The FDA, already under fire in the wake of widespread food- and drug-contamination problems, is now facing criticism for its failure to adequately guard against conflicts of interest in its assessment of the safety of bisphenol A.
FDA’s draft assessment of the chemical’s safety placed more weight on industry science – Sarah Vogel critiques the agency’s approach here – and upheld the current safety standard for human exposure to the BPA in food. Now a bisphenol A subcommittee is about to advise the agency on whether to accept or amend that draft assessment, and it turns out that its chair has a potential conflict of interest – and the FDA apparently wasn’t even aware of it.
Susanne Rust and Meg Kissinger of the Milwaukee Journal Sentinel uncovered the problem:
A retired medical supply manufacturer who considers bisphenol A to be “perfectly safe” gave $5 million to the research center of Martin Philbert, chairman of the Food and Drug Administration panel about to make a pivotal ruling on the chemical’s safety.
Philbert did not disclose the donation, which is nearly 25 times larger than the $210,000 annual budget of the University of Michigan Risk Science Center, where he is founder and co-director. FDA officials learned of the link from the Journal Sentinel.
Donor Charles Gelman, once labeled the second worst polluter in Michigan by the state’s Department of Natural Resources, said in an interview that he considered the chemical, which is used to make baby bottles and aluminum can liners, to be safe. Worries about health problems that may be caused by the chemical are exaggerated by “mothers’ groups and others who don’t know the science,” Gelman said.
The Washington Post picked up the Journal Sentinel story, and the Post and the New York Times both ran editorials condemning the agency’s inadequate response. Philbert defended himself in Monday’s Journal Sentinel, stating that Gelman’s gift does not benefit him directly in any way and that the UM Risk Science Center does not accept gifts provided in an attempt to influence its work. He accused the paper of publishing articles that “stoke the fires of sensationalism and create an atmosphere that makes it difficult for the public to trust the scientific integrity of science review panels such as ours.”
Philbert did err in not reporting the $5 million gift to the FDA. When it comes to the question of whether or not his work is influenced by that donation, we have no reason to think that it has been. That’s not the important issue here, though.
The problem is that the FDA isn’t doing enough to guard against conflicts of interest – and that, rather than investigative news stories, is what imperils public trust in the agency’s work.
FDA is actually taking steps to improve transparency and reduce conflicts of interest on its advisory committees, but it still has a way to go. Philbert told the Washington Post that the FDA disclosure form requested information on gifts from which the recipient personally stands to gain. Personally, I would think that the director of a center benefits from a $5 million gift to that center, even if it’s not specifically funding his research or salary, but Philbert evidently interprets that question differently. FDA could reduce such differing interpretations by asking specifically about financial relationships of the individual’s center or department – or, as the World Health Organization puts it, “the administrative unit with which the expert has an employment relationship.”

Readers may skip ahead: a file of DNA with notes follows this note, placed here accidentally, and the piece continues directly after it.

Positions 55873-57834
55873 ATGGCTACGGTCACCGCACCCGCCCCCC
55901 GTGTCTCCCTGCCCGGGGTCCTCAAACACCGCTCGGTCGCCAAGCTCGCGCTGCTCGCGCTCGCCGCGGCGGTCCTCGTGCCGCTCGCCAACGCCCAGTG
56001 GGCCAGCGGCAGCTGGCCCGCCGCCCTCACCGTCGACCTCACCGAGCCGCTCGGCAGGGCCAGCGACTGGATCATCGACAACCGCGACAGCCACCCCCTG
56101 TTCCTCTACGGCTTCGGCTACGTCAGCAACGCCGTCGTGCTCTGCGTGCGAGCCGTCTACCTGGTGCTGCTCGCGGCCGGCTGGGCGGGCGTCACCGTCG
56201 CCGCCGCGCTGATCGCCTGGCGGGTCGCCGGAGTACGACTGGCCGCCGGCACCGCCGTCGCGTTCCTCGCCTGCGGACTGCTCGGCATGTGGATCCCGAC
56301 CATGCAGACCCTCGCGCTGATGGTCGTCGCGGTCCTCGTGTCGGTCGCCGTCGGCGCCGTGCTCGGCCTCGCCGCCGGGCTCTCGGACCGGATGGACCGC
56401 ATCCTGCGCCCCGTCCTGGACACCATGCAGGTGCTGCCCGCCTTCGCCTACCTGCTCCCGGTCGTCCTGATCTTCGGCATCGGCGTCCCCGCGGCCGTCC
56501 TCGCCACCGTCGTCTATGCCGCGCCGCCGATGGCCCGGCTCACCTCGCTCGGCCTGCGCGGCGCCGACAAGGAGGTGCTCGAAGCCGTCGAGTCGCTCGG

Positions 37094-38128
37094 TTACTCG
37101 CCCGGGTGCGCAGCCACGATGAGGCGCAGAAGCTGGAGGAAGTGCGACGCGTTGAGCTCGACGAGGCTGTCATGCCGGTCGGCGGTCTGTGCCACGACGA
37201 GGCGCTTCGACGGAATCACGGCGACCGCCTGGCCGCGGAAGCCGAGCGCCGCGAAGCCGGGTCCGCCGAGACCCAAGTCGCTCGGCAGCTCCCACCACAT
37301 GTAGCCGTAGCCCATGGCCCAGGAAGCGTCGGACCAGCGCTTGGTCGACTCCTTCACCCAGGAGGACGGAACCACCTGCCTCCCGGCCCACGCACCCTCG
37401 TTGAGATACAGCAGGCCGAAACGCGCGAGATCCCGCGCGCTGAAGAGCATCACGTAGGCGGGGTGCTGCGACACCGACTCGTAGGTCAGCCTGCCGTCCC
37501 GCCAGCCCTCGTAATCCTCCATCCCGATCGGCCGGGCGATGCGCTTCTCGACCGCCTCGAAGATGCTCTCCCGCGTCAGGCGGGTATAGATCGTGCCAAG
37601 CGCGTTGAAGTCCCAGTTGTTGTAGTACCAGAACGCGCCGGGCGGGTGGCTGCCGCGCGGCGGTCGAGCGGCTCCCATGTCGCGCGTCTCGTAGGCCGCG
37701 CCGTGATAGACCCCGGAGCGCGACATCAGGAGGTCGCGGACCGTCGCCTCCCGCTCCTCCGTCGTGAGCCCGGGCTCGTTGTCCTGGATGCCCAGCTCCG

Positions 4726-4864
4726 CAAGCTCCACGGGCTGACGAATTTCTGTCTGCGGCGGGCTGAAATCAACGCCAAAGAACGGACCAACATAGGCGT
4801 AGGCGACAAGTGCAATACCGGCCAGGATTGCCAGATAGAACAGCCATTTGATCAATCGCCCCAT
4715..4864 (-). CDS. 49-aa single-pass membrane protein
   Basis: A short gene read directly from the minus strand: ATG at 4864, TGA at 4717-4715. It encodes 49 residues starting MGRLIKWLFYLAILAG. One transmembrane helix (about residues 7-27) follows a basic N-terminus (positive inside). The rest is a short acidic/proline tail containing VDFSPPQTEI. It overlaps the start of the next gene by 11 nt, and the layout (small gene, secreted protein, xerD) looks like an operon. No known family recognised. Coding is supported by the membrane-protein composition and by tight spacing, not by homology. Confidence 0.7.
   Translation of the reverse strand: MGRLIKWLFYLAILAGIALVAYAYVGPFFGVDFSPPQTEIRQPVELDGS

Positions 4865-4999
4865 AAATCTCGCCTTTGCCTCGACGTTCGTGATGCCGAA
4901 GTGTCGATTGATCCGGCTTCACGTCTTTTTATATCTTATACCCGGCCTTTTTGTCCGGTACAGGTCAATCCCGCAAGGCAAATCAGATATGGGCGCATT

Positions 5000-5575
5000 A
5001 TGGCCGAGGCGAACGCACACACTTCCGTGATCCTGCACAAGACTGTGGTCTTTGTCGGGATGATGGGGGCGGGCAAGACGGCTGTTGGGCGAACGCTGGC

The WHO can provide a useful model for FDA to follow. The WHO’s International Agency for Research on Cancer publishes monographs that evaluate carcinogenic risks to humans from a range of substances, and has successfully implemented the WHO’s strict policy against conflicts of interest. IARC authors describe the policy and their implementation of it in an Environmental Health Perspectives article (emphasis added):
Each potential participant is asked to declare, in confidence,
any interests that could constitute a real, potential or apparent conflict of interest, with respect to his/her involvement in the meeting or work, between a) commercial entities and the participant personally, and b) commercial entities and the administrative unit with which the participant has an employment relationship.
The WHO defines conflict of interest to mean “the expert or his/her partner, or the administrative unit with which the expert has an employment relationship, has a financial or other interest that could unduly influence the expert’s position with respect to the subjectmatter being considered.” An apparent conflict of interest exists when “an interest would not necessarily influence the expert but could result in the expert’s objectivity being questioned by others” (WHO 2004).
Experts with either real or apparent conflicts of interest can serve as “invited experts” and share their knowledge with their colleagues in discussions, but they do not participate in actually writing the IARC evaluations.
If FDA had this kind of policy, it would have been clear to Philbert that he needed to disclose the $5 million to the center, and clear to the agency that he could not serve in his present role. This would not constitute a judgment that Philbert is influenced by Gelman’s gift; rather, it would be part of a policy against an apparent conflict that could “result in the expert’s objectivity being questioned by others.”
FDA’s reputation has been eroding for the past several years. It could regain some credibility by strengthening its conflict-of-interest policy.